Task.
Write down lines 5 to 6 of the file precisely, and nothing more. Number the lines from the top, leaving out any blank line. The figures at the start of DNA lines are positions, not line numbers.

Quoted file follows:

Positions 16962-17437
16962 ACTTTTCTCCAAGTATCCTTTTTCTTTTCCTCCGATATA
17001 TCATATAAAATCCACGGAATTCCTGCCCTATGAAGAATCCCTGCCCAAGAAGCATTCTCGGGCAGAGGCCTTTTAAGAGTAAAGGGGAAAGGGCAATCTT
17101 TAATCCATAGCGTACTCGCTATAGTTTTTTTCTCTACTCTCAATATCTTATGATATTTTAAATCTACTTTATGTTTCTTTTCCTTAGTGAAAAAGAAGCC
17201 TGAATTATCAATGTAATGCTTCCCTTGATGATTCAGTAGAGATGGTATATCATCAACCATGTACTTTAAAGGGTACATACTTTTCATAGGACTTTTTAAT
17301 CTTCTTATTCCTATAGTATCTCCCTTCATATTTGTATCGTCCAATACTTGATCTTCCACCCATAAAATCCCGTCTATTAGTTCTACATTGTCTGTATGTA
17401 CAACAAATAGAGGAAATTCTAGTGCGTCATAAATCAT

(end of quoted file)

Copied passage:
17201 TGAATTATCAATGTAATGCTTCCCTTGATGATTCAGTAGAGATGGTATATCATCAACCATGTACTTTAAAGGGTACATACTTTTCATAGGACTTTTTAAT
17301 CTTCTTATTCCTATAGTATCTCCCTTCATATTTGTATCGTCCAATACTTGATCTTCCACCCATAAAATCCCGTCTATTAGTTCTACATTGTCTGTATGTA